"I never imagined that when I walked out that door that would be the last time I saw my son alive," Bachtel told CBS News this week, after settling her lawsuit stemming from her son's death.
Her 23-year-old son, Stanley Harlan, was the youngest of her three children. Easy going and sports loving, Harlan had recently become the father of a baby boy.
Driving home from work at a local restaurant that August night, Harlan was pulled over by a patrolman in their hometown of Moberly, Missouri, 40 miles north of Columbia. Police would later say he'd been speeding -- driving 38 miles an hour in a 25 mph zone.
Harlan immediately got out of his vehicle wanting to know why he was stopped, as video from the cameras mounted on police cars show. Patrol Officer Gary Breyfogle called for backup and checked Harlan's driver's license and vehicle registration.
Officers Shane Newbrough and Jeremy Baird quickly arrived on the scene. None of the officers administered any sobriety tests. They later said Harlan wasn't threatening but refused to cooperate.
Bachtel, in her bathrobe, was on the street looking on in confusion as the incident rapidly deteriorated.
"Baird just grabbed him, put his hands on him, and Stanley was just trying to get away," she said. In the police car video it appears as though the officers may have been trying to handcuff or arrest Harlan. He squirmed, they pushed.
"They never said he was under arrest," Bachtel says. "He was actually over there in the grass facing them with his hands up in the air saying, 'I'm not resisting." That's when they tased him."
Following an order by Officer Newbrough, Officer Baird deployed his X26 Taser gun -- firing its 50,000 volts of electricity three times in a row for a total of 31-seconds, which is six times longer than recommended in typical police training sessions.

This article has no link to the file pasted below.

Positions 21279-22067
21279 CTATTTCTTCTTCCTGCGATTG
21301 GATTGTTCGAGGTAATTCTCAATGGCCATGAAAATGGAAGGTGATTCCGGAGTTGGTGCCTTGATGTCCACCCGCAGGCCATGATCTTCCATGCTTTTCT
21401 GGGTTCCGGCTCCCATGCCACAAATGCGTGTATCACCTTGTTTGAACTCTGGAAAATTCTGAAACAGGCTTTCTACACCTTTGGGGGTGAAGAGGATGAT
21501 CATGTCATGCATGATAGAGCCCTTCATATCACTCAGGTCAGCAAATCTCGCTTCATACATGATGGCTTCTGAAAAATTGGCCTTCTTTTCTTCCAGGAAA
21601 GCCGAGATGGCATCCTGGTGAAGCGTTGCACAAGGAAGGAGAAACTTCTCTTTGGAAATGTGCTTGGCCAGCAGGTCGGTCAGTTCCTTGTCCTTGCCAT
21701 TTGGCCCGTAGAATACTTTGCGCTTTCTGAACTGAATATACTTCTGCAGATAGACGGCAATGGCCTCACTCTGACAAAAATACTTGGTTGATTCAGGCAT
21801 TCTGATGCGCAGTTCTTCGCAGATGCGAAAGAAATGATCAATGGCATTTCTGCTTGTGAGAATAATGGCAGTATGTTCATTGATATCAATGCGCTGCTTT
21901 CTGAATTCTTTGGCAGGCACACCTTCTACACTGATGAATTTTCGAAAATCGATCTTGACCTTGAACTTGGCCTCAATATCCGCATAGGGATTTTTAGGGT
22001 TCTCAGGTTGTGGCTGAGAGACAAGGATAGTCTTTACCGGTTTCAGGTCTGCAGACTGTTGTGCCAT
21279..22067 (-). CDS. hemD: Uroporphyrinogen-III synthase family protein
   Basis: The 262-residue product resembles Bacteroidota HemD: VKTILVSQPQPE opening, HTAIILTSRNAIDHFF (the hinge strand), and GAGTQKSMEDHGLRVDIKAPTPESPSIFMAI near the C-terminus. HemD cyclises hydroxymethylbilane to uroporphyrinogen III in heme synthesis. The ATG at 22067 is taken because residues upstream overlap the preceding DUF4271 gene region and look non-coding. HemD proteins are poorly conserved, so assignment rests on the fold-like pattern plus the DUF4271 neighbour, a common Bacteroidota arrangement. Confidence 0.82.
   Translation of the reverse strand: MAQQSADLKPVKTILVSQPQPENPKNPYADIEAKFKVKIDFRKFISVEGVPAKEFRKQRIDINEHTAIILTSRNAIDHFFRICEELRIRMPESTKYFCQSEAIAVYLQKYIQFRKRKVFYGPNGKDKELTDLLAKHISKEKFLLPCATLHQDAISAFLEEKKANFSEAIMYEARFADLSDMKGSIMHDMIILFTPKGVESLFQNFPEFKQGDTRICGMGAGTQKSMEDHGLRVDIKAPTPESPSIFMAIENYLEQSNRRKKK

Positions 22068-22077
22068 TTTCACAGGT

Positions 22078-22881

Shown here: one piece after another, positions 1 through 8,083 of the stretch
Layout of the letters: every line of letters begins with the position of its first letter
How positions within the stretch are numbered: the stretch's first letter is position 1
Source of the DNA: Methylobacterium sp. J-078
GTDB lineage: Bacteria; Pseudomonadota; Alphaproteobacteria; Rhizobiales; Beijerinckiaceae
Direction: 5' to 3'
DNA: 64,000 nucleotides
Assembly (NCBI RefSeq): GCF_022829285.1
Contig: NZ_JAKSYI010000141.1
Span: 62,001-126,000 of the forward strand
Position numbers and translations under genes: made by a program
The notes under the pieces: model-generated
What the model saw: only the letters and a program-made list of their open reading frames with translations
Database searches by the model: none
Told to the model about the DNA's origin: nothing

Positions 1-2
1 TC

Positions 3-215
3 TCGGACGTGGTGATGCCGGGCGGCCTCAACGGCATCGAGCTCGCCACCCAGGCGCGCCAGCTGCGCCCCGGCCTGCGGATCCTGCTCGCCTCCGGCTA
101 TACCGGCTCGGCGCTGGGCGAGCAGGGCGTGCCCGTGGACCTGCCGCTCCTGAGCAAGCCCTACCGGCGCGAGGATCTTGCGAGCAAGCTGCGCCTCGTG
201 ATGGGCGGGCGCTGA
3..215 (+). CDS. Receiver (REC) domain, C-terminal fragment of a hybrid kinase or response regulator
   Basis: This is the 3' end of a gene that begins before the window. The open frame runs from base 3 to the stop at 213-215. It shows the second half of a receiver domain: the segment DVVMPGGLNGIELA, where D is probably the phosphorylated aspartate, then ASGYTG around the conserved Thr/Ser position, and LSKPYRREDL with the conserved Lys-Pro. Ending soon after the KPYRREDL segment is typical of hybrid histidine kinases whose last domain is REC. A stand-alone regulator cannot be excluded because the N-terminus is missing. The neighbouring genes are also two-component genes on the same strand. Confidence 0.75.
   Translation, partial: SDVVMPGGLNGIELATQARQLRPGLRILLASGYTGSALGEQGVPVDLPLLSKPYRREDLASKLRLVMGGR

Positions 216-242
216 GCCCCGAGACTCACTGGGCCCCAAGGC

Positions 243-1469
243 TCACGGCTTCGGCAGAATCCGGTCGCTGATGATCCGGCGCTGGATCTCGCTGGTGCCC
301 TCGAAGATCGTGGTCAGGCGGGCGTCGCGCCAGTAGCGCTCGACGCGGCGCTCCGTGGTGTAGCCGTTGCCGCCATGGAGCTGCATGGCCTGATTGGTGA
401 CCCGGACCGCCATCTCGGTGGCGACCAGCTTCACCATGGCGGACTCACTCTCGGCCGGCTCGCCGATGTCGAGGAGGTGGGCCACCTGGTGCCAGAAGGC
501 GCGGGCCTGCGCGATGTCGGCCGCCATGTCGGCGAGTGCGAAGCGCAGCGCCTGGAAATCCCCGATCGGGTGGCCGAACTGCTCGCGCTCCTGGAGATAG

"I will never forget the horrible scream my son let out," Bachtel says.
Harlan fell to the ground, knocked unconscious, and went into cardiac arrest. For 14 minutes, as seen on the videotape, the officers gave him no medical attention but did search his car. By the time paramedics arrived, it was too late.
The city of Moberly and its police department declined our interview requests but in a written statement called Harlan's death "unanticipated and unintentional."
City Manager Andy Morris wrote, "In the dynamic world of law enforcement, police officers must often make split-second decisions in tense, rapidly-evolving situations. Unfortunately, not all confrontations in which police officers are involved have safe endings."
The tragic incident in Moberly is again putting the safety of Taser devices under scrutiny.
"It's a less lethal weapon. That doesn't mean it can't be lethal," says Police Chief Ken Burton, in nearby Columbia, Missouri, were all 156 of his patrol officers are equipped with the X26, which has a firing range of 35 feet.
But Burton has restricted their use, for example, prohibiting officers from Tasering a fleeing suspect, such as the recent case of a shoplifter who was hit with a Taser while running away with a pair of tennis sneakers.